Burnett FieldEdit profile
Burnett Field, in Dallas, Texas, was home to several minor league baseball clubs from 1924 to 1964. The ballpark sat 10,500 fans. It was located at 1500 East Jefferson Boulevard (west, first base), Brazos Street (north, third base); Colorado Boulevard (south, right field); and the Trinity River (east, left field).
The ballpark began as Gardner Park, or as some historians call it, "Gardner Park II". The original Gardner Park ("I") had opened in 1919, at Jefferson Boulevard and Comal Street. This park, in turn, had replaced Gaston Park, built in the 1880s at Second Avenue and Parry Avenue, currently the site of the Texas State Fairgrounds Music Hall.
The original Gardner Park burned on July 19, 1924, following a game. The owners went to work right away and built a new Gardner Park, across the street from the old one, that would serve the club for the next 40 years. The club also played a home game on the fairgrounds once, when they staged their opening day game for 1950 at the Cotton Bowl Stadium, drawing over 50,000 fans before resuming play at their normal grounds.
The minor league clubs calling this park home were known variously as the Giants, Steers, Rebels, Eagles, and Rangers. The park itself was also re-named Steers Park, Rebels Park, and Eagles Stadium at various times. Burnett Field was its temporary name in 1948, and became permanent in 1951, named for Rangers owner Dick Burnett.
The club played in the Texas League starting in 1888, continuing until they joined the American Association in 1959, a year after they had been renamed as the Dallas Rangers.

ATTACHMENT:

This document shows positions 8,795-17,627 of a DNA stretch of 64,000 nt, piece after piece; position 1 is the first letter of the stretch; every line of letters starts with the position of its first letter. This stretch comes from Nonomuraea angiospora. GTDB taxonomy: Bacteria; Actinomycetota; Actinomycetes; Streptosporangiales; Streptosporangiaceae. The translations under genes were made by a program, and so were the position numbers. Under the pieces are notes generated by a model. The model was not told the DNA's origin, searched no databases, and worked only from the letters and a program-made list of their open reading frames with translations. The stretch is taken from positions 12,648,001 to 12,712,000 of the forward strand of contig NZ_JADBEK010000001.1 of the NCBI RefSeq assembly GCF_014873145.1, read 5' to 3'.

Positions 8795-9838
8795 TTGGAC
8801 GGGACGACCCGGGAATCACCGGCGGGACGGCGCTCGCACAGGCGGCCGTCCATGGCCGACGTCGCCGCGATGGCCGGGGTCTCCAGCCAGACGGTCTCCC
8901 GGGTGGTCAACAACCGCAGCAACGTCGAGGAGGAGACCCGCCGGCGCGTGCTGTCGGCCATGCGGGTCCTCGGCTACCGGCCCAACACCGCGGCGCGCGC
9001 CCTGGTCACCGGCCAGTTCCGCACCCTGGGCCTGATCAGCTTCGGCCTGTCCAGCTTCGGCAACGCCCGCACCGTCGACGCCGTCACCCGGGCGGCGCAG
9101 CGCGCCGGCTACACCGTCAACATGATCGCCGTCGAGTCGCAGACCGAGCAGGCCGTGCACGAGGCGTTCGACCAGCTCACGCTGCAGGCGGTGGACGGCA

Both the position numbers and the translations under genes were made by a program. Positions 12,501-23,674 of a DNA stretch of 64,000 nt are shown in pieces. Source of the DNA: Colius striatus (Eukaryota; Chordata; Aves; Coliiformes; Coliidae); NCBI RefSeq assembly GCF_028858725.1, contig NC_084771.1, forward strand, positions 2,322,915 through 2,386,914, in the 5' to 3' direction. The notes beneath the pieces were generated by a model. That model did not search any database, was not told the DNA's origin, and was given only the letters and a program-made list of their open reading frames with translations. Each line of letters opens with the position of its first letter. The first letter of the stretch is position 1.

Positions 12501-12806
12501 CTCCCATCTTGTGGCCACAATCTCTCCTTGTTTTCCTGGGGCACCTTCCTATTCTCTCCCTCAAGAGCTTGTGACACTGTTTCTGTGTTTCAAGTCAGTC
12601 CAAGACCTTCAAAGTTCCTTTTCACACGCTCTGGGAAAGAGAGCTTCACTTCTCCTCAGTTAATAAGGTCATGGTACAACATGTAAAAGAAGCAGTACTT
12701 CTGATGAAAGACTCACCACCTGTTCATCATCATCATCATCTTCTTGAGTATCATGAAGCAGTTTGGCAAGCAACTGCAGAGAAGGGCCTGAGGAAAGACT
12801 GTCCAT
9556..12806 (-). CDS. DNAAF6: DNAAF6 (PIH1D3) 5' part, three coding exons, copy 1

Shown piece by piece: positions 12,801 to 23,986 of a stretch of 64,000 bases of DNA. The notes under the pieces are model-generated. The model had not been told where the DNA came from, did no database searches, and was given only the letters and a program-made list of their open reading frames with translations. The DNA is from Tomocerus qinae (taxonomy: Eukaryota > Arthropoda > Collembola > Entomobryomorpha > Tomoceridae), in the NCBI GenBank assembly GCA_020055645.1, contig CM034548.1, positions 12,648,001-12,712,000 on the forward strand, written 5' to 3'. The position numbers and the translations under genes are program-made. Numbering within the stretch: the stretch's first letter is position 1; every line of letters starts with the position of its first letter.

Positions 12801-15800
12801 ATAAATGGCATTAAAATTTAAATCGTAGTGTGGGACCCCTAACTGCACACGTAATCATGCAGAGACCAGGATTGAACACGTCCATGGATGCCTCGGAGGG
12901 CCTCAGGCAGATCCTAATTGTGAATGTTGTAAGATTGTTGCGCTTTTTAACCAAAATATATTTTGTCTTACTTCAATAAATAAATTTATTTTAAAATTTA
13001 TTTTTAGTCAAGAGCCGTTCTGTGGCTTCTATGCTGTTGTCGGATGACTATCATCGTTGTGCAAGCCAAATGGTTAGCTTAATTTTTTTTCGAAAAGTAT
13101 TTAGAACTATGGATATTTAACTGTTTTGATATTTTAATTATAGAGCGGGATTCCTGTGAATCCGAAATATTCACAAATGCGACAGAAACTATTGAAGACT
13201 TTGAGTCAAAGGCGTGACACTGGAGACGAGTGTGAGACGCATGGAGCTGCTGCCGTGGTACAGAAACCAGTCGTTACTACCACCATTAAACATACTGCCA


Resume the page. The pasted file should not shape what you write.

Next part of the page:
In 1960 the club merged with Fort Worth and became the Dallas-Fort Worth Rangers, playing half their home games at LaGrave Field in Fort Worth, Texas. The Rangers played in the Association through 1962, then had two seasons in the Pacific Coast League in 1963 and 1964 before moving to Vancouver, BC.
The Dallas Cowboys used Burnett Field as their primary practice facility when the team was founded in 1960. The defense met in the clubhouse on the third-base side of the field while the offense met in the first-base clubhouse.
1964 was the end of professional baseball at Burnett Field. When the Texas League revived the franchise in 1965, as the Dallas-Fort Worth Spurs, both LaGrave and Burnett Fields were replaced by Turnpike Stadium, later called Arlington Stadium, midway between Dallas and Fort Worth in Arlington, Texas.
Google Maps shows the former ballpark lot as being currently a grass-filled vacant lot.Sources
- Benson, Michael (1989). Baseball Parks of North America: A Comprehensive Historical Reference to Baseball Grounds, Yards and Stadiums, 1845 to the Present. Jefferson, NC: McFarland.
- Holaday, Chris; Presswood, Mark (2004). Baseball in Dallas. Charleston, SC: Arcadia Publishing. ISBN 0-7385-3282-7. http://books.google.com/books?id=p9ObELGZWNEC.
- Kayser, Tom; King, David (2005). Baseball in the Lone Star State: Texas League's Greatest Hits. Trinity University Press. ISBN 978-1-5953-4012-2.